We meet Liverpool social media superstar, Scouse Ma
3 years ago
With well over a million social followers and a reputation for speaking her mind, Scouse Ma has no shortage of people telling her what they think.
But there’s really only one she listens to – Scouse Ma’s own Scouse Ma.
“My mum is on Twitter and I’ll get messages off her saying, ‘I wish you wouldn’t use the C-word so much’ or ‘why do you have to use that word, love?’” she laughs.
“But if someone has a go at me, the next thing I’ll see my mum in the comments going ‘excuse me …’ and then I panic because anyone starts to have a go at my ma there’ll be murder!
“She’s changed her name on there, everyone knows her as Jean, and now she’s become a bit of a celebrity. People will say to me ‘do you want to come to our store and bring Jean?’ She’s brilliant, really supportive, and I know she’s really proud of me.”
For mum-of-three Elle, being Scouse Ma has been a full-time job since 2015. She started with a Twitter account in 2012, before moving on to Facebook and Instagram in 2014. It was then that the Scouse Ma went global.
“I’d been married to a soldier, we were travelling round the world, then we got divorced and I came back to Liverpool. I was finding my feet, I’d never been on Twitter before so I thought rather than put myself on there, I’d just have a nose from an anonymous account. That got quite popular, then Facebook took off a bit more, but it was when I went onto Instagram that it went absolutely through the roof. Suddenly I was gaining 60,000 followers a month and I had no idea why.
“I never thought, I’m going to become this, there wasn’t a plan. It was just a mess about, it really was. I think Scouse Bird, Steph, paved the way and then other ones started popping up and that was where my inspiration came from.”
As her following grew, she gained fans in the US, Canada and Australia especially. Lots are ex-Liverpool families who’ve emigrated, but there’s plenty of curious non-Scousers too.
The content’s changed too and there’s less time spent arguing on Twitter now than in the early days.
“It was more like a character then and now it’s more me and my opinions although I’m very different on Instagram and Facebook than I am on Twitter. It’s like playing different roles on different social platforms. Instagram is where most of my income comes from, so I can’t be sitting on Twitter arguing or going on a thread and reading all the replies any more. I’ve had to become more focused.”
Taking the leap to turn Scouse Ma into a business in 2015 was a big deal, Elle admits.
“When I came back to Liverpool I was a single mum on benefits, I didn’t have any clue of what I wanted to do and my eldest is autistic so I was caring for her. When Scouse Ma took off, that’s when I realised I could make money from it. It was such a scary thing to go it alone and let go of the benefits that were providing the cushion for us, but obviously it was the best thing and I did it without any help which I’m quite proud of.”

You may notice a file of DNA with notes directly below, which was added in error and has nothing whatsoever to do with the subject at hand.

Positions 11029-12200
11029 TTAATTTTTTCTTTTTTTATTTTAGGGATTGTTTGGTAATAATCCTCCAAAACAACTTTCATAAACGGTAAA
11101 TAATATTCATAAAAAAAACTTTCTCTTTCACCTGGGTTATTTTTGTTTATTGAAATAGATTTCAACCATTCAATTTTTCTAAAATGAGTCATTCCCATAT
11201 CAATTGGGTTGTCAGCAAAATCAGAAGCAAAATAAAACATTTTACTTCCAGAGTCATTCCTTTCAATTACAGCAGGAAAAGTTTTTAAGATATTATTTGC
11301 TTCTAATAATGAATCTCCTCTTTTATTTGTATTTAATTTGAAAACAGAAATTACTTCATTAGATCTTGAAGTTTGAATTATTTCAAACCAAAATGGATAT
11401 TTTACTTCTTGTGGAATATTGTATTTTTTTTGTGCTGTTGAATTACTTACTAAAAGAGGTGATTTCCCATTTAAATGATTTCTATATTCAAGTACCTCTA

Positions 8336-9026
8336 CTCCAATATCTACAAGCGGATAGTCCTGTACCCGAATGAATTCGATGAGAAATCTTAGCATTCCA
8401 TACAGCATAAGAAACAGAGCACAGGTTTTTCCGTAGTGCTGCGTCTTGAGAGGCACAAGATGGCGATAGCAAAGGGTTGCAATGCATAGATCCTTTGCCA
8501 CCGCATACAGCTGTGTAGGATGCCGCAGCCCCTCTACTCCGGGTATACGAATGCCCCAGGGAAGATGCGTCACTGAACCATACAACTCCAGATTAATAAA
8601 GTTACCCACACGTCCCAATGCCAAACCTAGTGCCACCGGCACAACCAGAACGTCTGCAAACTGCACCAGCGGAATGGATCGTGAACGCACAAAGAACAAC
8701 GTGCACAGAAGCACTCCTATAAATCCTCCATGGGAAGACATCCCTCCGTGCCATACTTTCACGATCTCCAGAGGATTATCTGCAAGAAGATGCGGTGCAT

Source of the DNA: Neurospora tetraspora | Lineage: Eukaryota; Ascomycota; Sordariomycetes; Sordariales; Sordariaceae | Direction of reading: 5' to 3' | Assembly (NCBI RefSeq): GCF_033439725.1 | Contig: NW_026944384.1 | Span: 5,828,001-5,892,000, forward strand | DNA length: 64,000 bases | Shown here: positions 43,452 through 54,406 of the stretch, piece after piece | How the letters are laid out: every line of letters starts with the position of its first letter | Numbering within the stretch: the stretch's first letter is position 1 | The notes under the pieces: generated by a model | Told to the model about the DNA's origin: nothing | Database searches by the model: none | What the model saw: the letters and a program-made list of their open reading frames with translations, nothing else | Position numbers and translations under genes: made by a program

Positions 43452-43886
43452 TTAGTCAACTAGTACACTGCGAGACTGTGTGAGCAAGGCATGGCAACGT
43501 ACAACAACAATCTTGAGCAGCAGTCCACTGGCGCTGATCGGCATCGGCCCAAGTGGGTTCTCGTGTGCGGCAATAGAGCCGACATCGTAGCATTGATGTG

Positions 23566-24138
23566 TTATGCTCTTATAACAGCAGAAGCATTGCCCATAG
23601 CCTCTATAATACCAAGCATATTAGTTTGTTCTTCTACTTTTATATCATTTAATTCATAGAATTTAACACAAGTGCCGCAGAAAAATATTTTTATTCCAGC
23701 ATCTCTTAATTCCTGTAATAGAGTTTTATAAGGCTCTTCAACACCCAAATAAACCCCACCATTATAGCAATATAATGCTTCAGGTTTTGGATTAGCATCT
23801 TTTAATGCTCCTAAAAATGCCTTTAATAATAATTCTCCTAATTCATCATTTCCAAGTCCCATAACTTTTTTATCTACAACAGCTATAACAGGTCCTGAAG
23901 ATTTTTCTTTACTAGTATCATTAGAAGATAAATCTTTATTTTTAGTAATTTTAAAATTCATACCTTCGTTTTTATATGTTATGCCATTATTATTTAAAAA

Straight talking is a big part of her appeal and with that comes a thick skin that she’d developed over the years, although she admits she’s not totally hardened to criticism.
“If I’m in a bad mood or I’m down then a comment – even if it’s not that bad – can really upset me. But the majority of the time I think, it is what it is, I’ve been on there long enough to know that if people are having a bad day then they sometimes take it out on Scouse Ma. I used to argue with people all the time, now I pick my battles and if I think it’s worth having a little argument with them then I will do – but majority of the time I’ll give them a quick clap back and then mute them! They can just argue into the void.
“It’s usually people whose views are directly opposite to mine politically or morally – Tories, racists and bigots – who get offended and I lose no sleep over that whatsoever.”
Elle has been home-schooling in lockdown. “Which has been a nightmare because, like a lot of parents, I work from home,” she says. “People think I just sit there posting memes about willies all day and telling people to p*** off, but it’s not like that. I answer every email and message myself on all the platforms, I don’t have anyone else to do it for me.
“I plan what I’m posting in terms of promos and then I’ve got the kids schoolwork to do as well. With Instagram being international I’ll have Americans wanting promos at 2am, or midnight, so even if I just want to go to bed I can’t.
“I know there’s software that will do it, but I’m a bit of a control freak so I think what happens if it goes wrong? And if someone’s paying me for a service then they need to know they’re getting a good one.”
This lockdown, she says, she’s actually found easier because she went into it with a different attitude. “The first one I just spent eating and drinking, and the weather was lovely so it was like Creamfields round by ours, all barbecues and music. This one I thought I’d go into it differently, not drink and stuff myself with takeaways, I’m going to go out and doing walks and I think it’s helped.
“I’ve become obsessed with serial killer documentaries too. That’s all I do, watch serial killer and murder documentaries. Every night I find a new one, I find them so fascinating. Honestly, I’ve developed a bit of a strange habit.”